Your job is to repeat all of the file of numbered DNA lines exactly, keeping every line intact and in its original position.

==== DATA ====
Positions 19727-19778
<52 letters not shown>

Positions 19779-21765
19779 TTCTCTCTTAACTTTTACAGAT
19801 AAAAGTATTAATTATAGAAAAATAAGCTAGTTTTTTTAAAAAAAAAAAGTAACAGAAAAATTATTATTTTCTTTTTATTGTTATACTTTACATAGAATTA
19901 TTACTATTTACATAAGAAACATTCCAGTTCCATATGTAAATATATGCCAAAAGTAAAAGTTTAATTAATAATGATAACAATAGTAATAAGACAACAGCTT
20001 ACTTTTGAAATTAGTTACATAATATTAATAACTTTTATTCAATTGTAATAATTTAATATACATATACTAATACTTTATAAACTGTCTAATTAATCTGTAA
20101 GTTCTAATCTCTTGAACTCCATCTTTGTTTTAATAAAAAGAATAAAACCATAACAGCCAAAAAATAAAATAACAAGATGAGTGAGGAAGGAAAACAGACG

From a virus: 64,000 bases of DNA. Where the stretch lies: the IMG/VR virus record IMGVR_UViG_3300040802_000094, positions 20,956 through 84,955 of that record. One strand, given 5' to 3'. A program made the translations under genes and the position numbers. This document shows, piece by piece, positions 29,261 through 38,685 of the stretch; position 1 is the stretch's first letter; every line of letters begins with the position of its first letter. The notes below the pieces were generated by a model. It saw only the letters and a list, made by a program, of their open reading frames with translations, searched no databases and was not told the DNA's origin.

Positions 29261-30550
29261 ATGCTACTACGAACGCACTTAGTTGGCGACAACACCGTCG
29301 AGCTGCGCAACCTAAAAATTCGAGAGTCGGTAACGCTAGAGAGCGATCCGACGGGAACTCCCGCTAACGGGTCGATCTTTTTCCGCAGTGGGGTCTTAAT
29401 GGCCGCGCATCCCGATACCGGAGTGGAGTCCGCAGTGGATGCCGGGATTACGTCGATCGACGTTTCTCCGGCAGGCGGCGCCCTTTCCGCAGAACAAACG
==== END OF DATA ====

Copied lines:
Positions 19727-19778
<52 letters not shown>

Positions 19779-21765
19779 TTCTCTCTTAACTTTTACAGAT
19801 AAAAGTATTAATTATAGAAAAATAAGCTAGTTTTTTTAAAAAAAAAAAGTAACAGAAAAATTATTATTTTCTTTTTATTGTTATACTTTACATAGAATTA
19901 TTACTATTTACATAAGAAACATTCCAGTTCCATATGTAAATATATGCCAAAAGTAAAAGTTTAATTAATAATGATAACAATAGTAATAAGACAACAGCTT
20001 ACTTTTGAAATTAGTTACATAATATTAATAACTTTTATTCAATTGTAATAATTTAATATACATATACTAATACTTTATAAACTGTCTAATTAATCTGTAA
20101 GTTCTAATCTCTTGAACTCCATCTTTGTTTTAATAAAAAGAATAAAACCATAACAGCCAAAAAATAAAATAACAAGATGAGTGAGGAAGGAAAACAGACG

From a virus: 64,000 bases of DNA. Where the stretch lies: the IMG/VR virus record IMGVR_UViG_3300040802_000094, positions 20,956 through 84,955 of that record. One strand, given 5' to 3'. A program made the translations under genes and the position numbers. This document shows, piece by piece, positions 29,261 through 38,685 of the stretch; position 1 is the stretch's first letter; every line of letters begins with the position of its first letter. The notes below the pieces were generated by a model. It saw only the letters and a list, made by a program, of their open reading frames with translations, searched no databases and was not told the DNA's origin.

Positions 29261-30550
29261 ATGCTACTACGAACGCACTTAGTTGGCGACAACACCGTCG
29301 AGCTGCGCAACCTAAAAATTCGAGAGTCGGTAACGCTAGAGAGCGATCCGACGGGAACTCCCGCTAACGGGTCGATCTTTTTCCGCAGTGGGGTCTTAAT
29401 GGCCGCGCATCCCGATACCGGAGTGGAGTCCGCAGTGGATGCCGGGATTACGTCGATCGACGTTTCTCCGGCAGGCGGCGCCCTTTCCGCAGAACAAACG